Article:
Food & Drink

Craft beer: Little and Large

Big Bangin' IPA is a 7.1 per cent IPA from Rye River
Big Bangin' IPA is a 7.1 per cent IPA from Rye River Big Bangin' IPA is a 7.1 per cent IPA from Rye River

Ten years is a long time in anyone’s life, but in the relatively young world of Irish craft beer, it’s practically a generation. You can count on the fingers of one hand the amount of Irish independent breweries who are still operating from a decade ago. 

Some have sadly come and gone during that period while others have successfully grown and reinvented themselves.  

The challenge with any producer over a period of 10 years is to maintain a high standard of quality while branching out in new directions. 

Rye River have been one of Ireland’s most consistent breweries and over the last 10 years, although you may not have always been aware of that. 

They began in 2013 under their own branding but also released a highly-enjoyable range under the playful McGargles banner. 

They are also more recently behind the Craft Beer Co. range as well as the Solas and Grafters brands. 

However, they are now putting the Rye River brand itself front and centre, with many of their excellent beers under that name now available in the SuperValu and Lidl stores in the north.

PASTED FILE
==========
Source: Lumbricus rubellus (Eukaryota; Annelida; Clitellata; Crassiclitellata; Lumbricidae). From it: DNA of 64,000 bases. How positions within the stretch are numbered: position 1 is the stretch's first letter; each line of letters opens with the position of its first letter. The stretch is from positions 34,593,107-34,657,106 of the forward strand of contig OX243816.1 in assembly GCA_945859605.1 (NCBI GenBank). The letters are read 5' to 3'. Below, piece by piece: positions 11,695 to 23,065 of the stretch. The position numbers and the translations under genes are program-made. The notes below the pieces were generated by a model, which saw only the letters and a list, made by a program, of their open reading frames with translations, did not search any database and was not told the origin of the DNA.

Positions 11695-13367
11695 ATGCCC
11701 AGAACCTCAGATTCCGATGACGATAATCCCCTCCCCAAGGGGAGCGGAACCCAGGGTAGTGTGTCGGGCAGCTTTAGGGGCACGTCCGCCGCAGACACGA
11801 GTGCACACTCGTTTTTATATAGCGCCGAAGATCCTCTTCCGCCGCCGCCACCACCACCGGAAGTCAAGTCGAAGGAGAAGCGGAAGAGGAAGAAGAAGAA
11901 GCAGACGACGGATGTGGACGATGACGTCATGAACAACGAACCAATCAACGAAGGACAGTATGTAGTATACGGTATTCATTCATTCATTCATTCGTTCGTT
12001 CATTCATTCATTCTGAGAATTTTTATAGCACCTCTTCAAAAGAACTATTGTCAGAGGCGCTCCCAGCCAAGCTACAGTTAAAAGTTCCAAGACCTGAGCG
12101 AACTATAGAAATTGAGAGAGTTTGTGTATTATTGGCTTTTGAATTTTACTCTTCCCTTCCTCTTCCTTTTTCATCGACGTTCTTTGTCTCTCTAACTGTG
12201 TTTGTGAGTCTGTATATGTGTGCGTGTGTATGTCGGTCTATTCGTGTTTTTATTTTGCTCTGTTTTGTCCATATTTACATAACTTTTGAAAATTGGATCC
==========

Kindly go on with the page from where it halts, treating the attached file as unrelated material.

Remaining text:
I grabbed a couple of 500ml bottles from the fridge (always a good sign of the regard in which a supermarket holds its beer) of my local SuperValu. 

First up was a nod to one of my McGargles favourites – the Big Bangin IPA. 

It clocks in at a hefty 7.1 per cent – not quite in DIPA territory, but packing a considerable punch nonetheless. 

The recipe seems to have been tweaked a bit from the McGargles days, but this remains a beer of great depth. 

It pours a deceptively clear, golden colour with a foamy white head, with the look of a pale lager rather than robust IPA. 

There are a few tropical aromas on the nose but the first gulp delivers a rich toffee malt flavour on the palate. 

As that fades, though those flavours of grapefruit and papaya start to seep through while there is also a piney and resiny vibe to the whole thing and a little bite of spice in there too. 

It is one to take a bit of time over, not so much because of the strength but because of the complexity of flavour.  

There is a certain heaviness to it, so you’ll not get through too many of them but even one is a treat and well worth seeking out. 

If you are looking for something a bit more sessionable, Rye River can also oblige with their Lil’ Bangin’ IPA. 

Coming in at 3.8 per cent, it also pours a clear golden colour, but there’s no deception at play here as it is every bit as light as it looks. 

It still manages to pack a lot of flavour in though, stone fruits and citrus the predominant ones and it slides down rather nicely on a late summer’s day.